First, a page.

I have family in Rio Linda, which is a less affluent town next to Sacramento that Rush Limbaugh makes fun of because of it's white trash reputation, but the kids are started off in Elementary schools that don't have the ability to provide the same education that better funded Elementary schools can and then they come from families that rarely are able to afford to send their kids to college even if their kids were able to get accepted.

      The cost of a college education is often too much for a poor family to ever consider as a real option often. This article here talks about people leaving the country in order to avoid their student debt. At the first day of the same class I gave my education inequality speech in, one classmate told me about how she works up here in Sonoma County (which is a really expensive area) and lives with her kids in some gated community around Tijuana.

      Especially since Trump has come and rapidly increased the erosion of our democratic institutions, I've been feeling the future of the American Dream might be for people to leave America to find more affordable living situations elsewhere. Second and even third jobs are common around here even for people that don't have families to take care of.

      I feel like this quote from someone interviewed in the article above says what a lot of us are feeling

      "I couldn't make the math work in America,"
    • For most millennials the only option for them if they want to retire will be to move to a developing country, it's just not feasible in the US. Though moving to another country is easier said than done because US citizens in particular also have to wrestle with double taxation for the rest of their lives: no matter where in the world you live you're always subject to US taxes because the US has a citizenship-based taxation system (the only other country that does this is Eritrea). You can usually exempt foreign earned income under $100 000 each year, but even if you don't owe any taxes the cost to file can easily be $2000. There's also countless examples of US citizens being denied bank accounts in the EU because the penalties imposed by the US for not properly reporting account holders with US citizenship are very steep, so instead of risking that penalty some banks instead opt to ban US citizens from holding accounts.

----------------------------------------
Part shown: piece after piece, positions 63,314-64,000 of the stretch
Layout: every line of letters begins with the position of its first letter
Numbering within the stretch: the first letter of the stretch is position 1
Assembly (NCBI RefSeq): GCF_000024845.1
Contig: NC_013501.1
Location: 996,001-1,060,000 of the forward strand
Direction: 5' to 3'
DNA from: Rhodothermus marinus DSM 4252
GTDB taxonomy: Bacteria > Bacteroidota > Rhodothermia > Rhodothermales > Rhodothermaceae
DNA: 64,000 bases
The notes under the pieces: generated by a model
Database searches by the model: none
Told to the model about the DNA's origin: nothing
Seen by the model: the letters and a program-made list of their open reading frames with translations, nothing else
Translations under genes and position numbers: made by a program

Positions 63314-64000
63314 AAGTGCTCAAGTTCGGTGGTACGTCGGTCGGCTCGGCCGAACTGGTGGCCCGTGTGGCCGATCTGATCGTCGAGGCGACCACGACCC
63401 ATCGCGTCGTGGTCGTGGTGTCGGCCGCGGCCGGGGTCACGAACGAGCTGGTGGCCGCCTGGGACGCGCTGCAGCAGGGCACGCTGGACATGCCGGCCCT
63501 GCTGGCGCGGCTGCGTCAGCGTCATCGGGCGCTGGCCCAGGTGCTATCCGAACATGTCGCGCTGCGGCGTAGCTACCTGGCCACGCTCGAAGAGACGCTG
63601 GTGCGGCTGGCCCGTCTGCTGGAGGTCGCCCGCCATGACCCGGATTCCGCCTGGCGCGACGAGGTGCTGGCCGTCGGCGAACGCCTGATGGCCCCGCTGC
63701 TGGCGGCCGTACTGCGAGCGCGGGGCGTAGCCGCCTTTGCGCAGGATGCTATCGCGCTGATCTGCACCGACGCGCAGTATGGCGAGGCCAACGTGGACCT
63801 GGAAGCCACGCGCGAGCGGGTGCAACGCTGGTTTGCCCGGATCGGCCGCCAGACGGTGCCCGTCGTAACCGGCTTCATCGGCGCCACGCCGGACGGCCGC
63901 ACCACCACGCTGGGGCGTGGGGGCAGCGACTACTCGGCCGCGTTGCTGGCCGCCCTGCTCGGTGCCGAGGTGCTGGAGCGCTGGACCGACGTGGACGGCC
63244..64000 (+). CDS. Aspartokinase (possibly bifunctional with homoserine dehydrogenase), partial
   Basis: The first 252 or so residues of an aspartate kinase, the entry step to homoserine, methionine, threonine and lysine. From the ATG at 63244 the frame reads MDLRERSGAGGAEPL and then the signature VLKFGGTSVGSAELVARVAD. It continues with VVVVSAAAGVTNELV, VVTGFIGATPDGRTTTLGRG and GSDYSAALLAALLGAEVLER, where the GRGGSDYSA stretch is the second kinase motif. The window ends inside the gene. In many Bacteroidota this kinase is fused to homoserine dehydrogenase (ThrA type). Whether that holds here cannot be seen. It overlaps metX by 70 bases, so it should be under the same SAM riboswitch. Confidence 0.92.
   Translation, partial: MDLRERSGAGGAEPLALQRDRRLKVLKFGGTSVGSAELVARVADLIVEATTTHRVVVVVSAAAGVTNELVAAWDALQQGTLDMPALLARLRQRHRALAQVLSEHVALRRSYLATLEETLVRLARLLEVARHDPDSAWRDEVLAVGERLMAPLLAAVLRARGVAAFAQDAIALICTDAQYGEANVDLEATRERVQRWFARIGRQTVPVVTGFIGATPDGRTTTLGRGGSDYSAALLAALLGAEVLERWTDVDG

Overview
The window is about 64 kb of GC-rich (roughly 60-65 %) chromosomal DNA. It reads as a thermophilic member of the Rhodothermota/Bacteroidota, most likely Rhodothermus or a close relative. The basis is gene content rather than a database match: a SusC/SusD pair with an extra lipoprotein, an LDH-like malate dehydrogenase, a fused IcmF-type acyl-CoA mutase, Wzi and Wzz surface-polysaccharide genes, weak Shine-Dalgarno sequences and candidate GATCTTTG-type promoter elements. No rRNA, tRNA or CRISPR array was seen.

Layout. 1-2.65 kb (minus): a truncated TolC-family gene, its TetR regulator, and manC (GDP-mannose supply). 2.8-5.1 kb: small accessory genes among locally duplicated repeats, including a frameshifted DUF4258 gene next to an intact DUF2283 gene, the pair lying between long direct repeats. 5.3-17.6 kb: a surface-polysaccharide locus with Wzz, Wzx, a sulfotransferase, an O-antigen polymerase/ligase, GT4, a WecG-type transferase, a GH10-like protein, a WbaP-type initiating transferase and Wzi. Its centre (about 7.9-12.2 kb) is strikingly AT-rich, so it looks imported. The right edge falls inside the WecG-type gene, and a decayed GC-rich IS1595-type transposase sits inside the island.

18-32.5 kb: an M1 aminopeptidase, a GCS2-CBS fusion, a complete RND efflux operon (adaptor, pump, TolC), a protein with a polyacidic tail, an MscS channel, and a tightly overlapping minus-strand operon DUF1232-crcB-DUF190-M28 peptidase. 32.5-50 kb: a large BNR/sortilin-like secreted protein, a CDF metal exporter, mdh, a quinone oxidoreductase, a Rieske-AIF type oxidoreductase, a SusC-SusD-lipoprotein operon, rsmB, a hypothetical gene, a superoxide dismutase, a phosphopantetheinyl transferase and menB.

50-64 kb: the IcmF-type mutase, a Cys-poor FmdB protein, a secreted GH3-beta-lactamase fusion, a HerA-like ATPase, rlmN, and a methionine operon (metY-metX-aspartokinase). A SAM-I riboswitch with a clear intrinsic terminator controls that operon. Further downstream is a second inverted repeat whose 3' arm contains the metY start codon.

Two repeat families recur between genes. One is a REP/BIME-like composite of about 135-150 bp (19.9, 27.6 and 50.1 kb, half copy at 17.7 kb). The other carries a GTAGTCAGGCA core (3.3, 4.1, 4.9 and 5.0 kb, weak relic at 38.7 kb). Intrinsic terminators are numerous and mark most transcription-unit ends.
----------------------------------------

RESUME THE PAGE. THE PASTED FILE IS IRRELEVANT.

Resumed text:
The GOP actually had a chance to fix this with tax reform, but instead of helping low- and middle-income expats they opted to grant a major windfall to the very rich. And in doing so they actually made the problem worse because one of the provisions now subjects some expats to US taxes ex post facto.

      Having US citizenship as an expat is itself a liability in many cases, and what worries me about the expats who've moved abroad to escape student loan debt is that the current administration could eventually push for civil or criminal penalties for those expats, like seizing their financial assets or cancelling their passports.



      The post was edited 2 times, last by Viajero de la Galaxia ().